Traveling can make reading difficult – traveling that doesn’t involve long flights, that is. I’m eager to get away for an hour in the middle of a work day, find a lonely table in a restaurant, and read some history or philosophy. But why would I take time away from the very things I traveled so far to see? Still, here and there, in the early morning or on the Metro, I’ve been reading Greek dramas and Tennyson poetry the last few days during my visit to Washington, D.C., with my daughter.
But it occurs to me this morning that my most thought-provoking reading lately has involved displays in museums and on monuments. On Thursday, for instance, we walked the circuit of memorials on the west side of the National Mall and around the tidal basin. There’s not much to read, of course, on the Washington Monument. But then we entered the fairly new World War II Memorial, the bright stones of which are replete with text and ideas. Like the War itself, the memorial is too large to comprehend in one glance (or one camera frame). So we moved slowly around the fountains of celebration and peace and unity, and read the quotations by presidents and generals about purpose and achievement, liberation and sacrifice, and we felt an awful thankfulness and that true pride that walks on humbled knees.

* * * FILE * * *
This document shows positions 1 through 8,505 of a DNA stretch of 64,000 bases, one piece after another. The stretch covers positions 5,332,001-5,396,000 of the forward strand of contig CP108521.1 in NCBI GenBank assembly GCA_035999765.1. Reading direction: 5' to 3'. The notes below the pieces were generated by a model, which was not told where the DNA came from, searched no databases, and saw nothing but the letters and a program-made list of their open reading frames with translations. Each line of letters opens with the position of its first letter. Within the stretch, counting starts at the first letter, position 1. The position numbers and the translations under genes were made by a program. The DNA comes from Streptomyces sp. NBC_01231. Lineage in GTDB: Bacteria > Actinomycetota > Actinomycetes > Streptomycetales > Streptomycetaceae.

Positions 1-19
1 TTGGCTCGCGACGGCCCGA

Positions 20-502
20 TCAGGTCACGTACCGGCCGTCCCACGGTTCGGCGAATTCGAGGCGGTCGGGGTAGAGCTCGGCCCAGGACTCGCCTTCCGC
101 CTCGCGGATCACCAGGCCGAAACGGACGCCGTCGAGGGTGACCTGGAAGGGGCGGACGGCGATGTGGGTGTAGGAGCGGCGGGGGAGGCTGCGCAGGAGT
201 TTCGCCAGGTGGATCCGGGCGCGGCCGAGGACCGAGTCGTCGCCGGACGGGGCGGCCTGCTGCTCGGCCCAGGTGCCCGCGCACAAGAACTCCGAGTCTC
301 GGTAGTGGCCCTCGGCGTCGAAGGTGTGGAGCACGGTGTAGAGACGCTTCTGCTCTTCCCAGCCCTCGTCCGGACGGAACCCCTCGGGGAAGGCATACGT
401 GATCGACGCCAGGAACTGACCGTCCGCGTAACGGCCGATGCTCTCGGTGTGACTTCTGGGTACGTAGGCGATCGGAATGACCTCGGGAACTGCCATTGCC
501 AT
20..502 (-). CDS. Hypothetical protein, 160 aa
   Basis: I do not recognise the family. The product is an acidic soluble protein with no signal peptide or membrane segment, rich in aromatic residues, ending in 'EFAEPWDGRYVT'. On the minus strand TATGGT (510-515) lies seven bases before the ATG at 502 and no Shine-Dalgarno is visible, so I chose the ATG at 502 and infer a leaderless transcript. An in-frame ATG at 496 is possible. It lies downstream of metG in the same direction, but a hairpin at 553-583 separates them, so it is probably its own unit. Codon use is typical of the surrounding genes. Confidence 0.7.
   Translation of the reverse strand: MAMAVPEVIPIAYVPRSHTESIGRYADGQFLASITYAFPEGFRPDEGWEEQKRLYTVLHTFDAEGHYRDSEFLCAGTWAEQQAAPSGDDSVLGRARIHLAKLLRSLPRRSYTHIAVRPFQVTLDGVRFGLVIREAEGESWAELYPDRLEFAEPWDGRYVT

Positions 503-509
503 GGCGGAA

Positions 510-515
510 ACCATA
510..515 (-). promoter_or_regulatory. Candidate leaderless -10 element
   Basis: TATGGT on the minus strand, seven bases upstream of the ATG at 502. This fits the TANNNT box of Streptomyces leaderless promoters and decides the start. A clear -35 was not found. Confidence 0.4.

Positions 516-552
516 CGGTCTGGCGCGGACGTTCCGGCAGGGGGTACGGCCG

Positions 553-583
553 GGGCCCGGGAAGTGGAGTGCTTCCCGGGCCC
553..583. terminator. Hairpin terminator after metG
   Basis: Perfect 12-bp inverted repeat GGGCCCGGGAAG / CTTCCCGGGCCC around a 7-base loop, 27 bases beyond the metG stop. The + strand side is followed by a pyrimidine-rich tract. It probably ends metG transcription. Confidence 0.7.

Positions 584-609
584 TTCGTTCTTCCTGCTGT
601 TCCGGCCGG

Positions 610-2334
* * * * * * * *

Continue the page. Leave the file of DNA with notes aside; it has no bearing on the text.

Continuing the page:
From there we walked along the Reflecting Pool and watched some ducks point their tailfeathers up as they fed from the penny-strewn bottom, oblivious to the sacred memories surrounding them. At the west end of the pool, we turned right and started descending a path lined by solemnly dark slabs, reading only a tiny sampling of the thousands of words there. As unlike the World War II Memorial as gabbro is from granite (i.e., as black from white), the Vietnam Memorial has nothing to say about why we went or what we accomplished; even the most tentative statement along those lines would have raised inappropriate controversy. But no one can argue with the meaning of its overwhelming litany of names: These People Did Not Come Back.
Noting that the eastern wall of the Vietnam Memorial points to the obelisk of the Father of the Country, we turned back west to see the Lincoln Memorial reflected in the western wall. Now there’s a mystery not written in words. I know not exactly how, Robert B Emro, but your sacrifice serves the memory of our two greatest leaders, and we honor you for it.